While You Were Asleep: Pakistan’s Arshad Nadeem wins javelin gold, Sagar Ahlawat settles for silver in boxing, shuttlers Srikanth, Gayatri-Treesa win bronze medals

Pakistan’s Arshad Nadeem won the gold with a sensational fifth round throw of 90.18m, also a Commonwealth Games record, relegating two-time world champion Anderson Peters of Grenada to silver with a mark of 88.64 and Kenya’s Julius Yego into bronze.

Nadeem became the second Asian and 23rd in the world to have thrown the javelin past 90m. Chinese Taipei’s Chao-Tsun Cheng was the first Asian to achieve the feat with a throw of 91.36m in 2017.

Nadeem bettered his personal best thrice over the course of the final. His personal best before this was 86.38m. Nadeem became the first Pakistani track & field gold medalist at the CWG in 60 years.

India’s DP Manu (82.28m) and Rohit Yadav (82.22m) failed to reach the podium.

Olympic champion Neeraj Chopra missed the competition because of an injury sustained while earning a silver at the world championships last month.

Boxing: Sagar claims silver

Indian boxer Sagar Ahlawat had to be content with a silver medal after he lost by a unanimous 0-5 verdict against England’s Delicious Orie in the men’s over 92kg (super heavy weight) category.

Boxer Sagar Ahlawat during his bout against England’s Delicious Orie in the final of 92kg (Super Heavyweight) boxing match at the Commonwealth Games. (PTI)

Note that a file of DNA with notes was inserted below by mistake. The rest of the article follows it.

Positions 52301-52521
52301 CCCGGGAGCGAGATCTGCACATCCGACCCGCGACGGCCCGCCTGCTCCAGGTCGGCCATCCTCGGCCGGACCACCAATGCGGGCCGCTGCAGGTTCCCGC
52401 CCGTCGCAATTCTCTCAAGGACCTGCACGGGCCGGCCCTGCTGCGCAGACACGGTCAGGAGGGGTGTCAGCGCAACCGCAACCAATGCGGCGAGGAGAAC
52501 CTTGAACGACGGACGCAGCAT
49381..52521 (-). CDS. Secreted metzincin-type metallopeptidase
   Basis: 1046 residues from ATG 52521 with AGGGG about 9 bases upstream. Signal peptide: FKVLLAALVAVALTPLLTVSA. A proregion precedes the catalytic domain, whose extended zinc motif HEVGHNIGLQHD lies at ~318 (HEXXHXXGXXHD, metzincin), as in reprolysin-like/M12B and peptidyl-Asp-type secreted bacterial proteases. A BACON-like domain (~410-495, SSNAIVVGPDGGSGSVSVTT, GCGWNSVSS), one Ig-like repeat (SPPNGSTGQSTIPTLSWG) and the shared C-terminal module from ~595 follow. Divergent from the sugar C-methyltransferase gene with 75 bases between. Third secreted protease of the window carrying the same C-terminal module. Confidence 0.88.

Sagar started positively in the first round but Orie completely dominated the next two as the Indian started to tire out.

The Englishman took full advantage of that and landed big punches, hooks and jabs on Sagar, who started to bleed in the last round after getting a cut over his left eye.

The Indian boxing contingent will return with seven medals — three gold, one silver and three bronze — from Birmingham, two less than the previous edition.

Badminton: Srikanth, Gayatri-Treesa win bronze medals

Kidambi Srikanth and young women’s doubles pair of Treesa Jolly and Gayatri Gopichand signed off with bronze medals in the badminton competition of the Commonwealth Games.

Treesa Jolly, left, and Gayatri Gopichand Pullela of India play a return to Hsuan-Yu Wendy Chen and Gronya Somerville of Australia during their Bronze medal badminton match at the Commonwealth Games in Birmingham. (AP | PTI)
Srikanth prevailed over Singapore’s world number 87 Jia Heng Teh 21-15 21-18 to claim a bronze medal to go with the silver that he had won four years ago in Gold Coast.

In the following bronze medal playoff, Treesa and Gayatri registered a 21-15 21-18 win over world number 159 Australian pair of Wendy Hsuan-Yu Chen and Gronya Somerville to finish third on the podium in their first major event together as a combination.

India are also assured of at least two more medals with double Olympic medalist PV Sindhu and debutant Lakshya Sen notching up contrasting wins in the semifinal stage to stay on course for maiden gold medals at the Games.

Shivani Naik is trotting around Brummie country in Birmingham for the Commonwealth Games. As the Brummies say, here features are ‘bosting’ (brilliant!). As ever, some incredible stories are pouring in from the lives of inspirational athletes to how they do what they do in their sport. Did you know how a girl born in China landed up in Canada to become a gold medalist? Or the hysteria around Mirabai Chanu at the Games. Watch the CWG drama unfold through Shivani’s eyes and wisdom by clicking here.

Meanwhile, in Chennai, wizards of Chess from all over the world have gathered for the Chess Olympiad. From Magnus Carlsen, who walked in like a deity, to hometown’s love R Praggnanandhaa, everyone is there. Also present is our own Sandip G, weaving poetic prose with insights on some amazing life stories of players and tactical game play. He doesn’t miss a beat, so that you don’t miss the significance of any move. Please click here for Sandip G’s stories.


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